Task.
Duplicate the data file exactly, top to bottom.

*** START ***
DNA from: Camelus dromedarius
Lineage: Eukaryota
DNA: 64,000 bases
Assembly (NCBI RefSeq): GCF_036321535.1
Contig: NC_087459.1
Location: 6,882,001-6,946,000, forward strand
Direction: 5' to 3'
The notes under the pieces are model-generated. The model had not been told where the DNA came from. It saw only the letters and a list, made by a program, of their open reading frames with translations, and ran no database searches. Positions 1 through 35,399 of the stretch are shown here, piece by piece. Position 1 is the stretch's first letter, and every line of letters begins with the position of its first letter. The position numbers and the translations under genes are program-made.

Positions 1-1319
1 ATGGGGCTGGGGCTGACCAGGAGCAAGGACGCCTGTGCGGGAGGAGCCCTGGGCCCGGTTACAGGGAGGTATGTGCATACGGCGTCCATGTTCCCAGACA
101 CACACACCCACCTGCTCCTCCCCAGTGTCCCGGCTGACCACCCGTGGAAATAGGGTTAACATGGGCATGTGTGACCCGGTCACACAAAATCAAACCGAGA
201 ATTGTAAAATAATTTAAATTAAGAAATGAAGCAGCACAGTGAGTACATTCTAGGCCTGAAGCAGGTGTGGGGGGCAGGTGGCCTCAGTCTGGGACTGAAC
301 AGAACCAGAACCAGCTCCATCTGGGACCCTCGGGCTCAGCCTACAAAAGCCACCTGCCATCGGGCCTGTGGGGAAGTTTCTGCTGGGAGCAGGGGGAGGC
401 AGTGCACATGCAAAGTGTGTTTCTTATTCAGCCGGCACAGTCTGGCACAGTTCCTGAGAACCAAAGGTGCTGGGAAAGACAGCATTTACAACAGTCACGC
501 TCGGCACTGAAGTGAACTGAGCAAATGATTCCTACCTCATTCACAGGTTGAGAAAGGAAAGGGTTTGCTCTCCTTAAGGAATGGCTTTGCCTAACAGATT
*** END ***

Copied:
DNA from: Camelus dromedarius
Lineage: Eukaryota
DNA: 64,000 bases
Assembly (NCBI RefSeq): GCF_036321535.1
Contig: NC_087459.1
Location: 6,882,001-6,946,000, forward strand
Direction: 5' to 3'
The notes under the pieces are model-generated. The model had not been told where the DNA came from. It saw only the letters and a list, made by a program, of their open reading frames with translations, and ran no database searches. Positions 1 through 35,399 of the stretch are shown here, piece by piece. Position 1 is the stretch's first letter, and every line of letters begins with the position of its first letter. The position numbers and the translations under genes are program-made.

Positions 1-1319
1 ATGGGGCTGGGGCTGACCAGGAGCAAGGACGCCTGTGCGGGAGGAGCCCTGGGCCCGGTTACAGGGAGGTATGTGCATACGGCGTCCATGTTCCCAGACA
101 CACACACCCACCTGCTCCTCCCCAGTGTCCCGGCTGACCACCCGTGGAAATAGGGTTAACATGGGCATGTGTGACCCGGTCACACAAAATCAAACCGAGA
201 ATTGTAAAATAATTTAAATTAAGAAATGAAGCAGCACAGTGAGTACATTCTAGGCCTGAAGCAGGTGTGGGGGGCAGGTGGCCTCAGTCTGGGACTGAAC
301 AGAACCAGAACCAGCTCCATCTGGGACCCTCGGGCTCAGCCTACAAAAGCCACCTGCCATCGGGCCTGTGGGGAAGTTTCTGCTGGGAGCAGGGGGAGGC
401 AGTGCACATGCAAAGTGTGTTTCTTATTCAGCCGGCACAGTCTGGCACAGTTCCTGAGAACCAAAGGTGCTGGGAAAGACAGCATTTACAACAGTCACGC
501 TCGGCACTGAAGTGAACTGAGCAAATGATTCCTACCTCATTCACAGGTTGAGAAAGGAAAGGGTTTGCTCTCCTTAAGGAATGGCTTTGCCTAACAGATT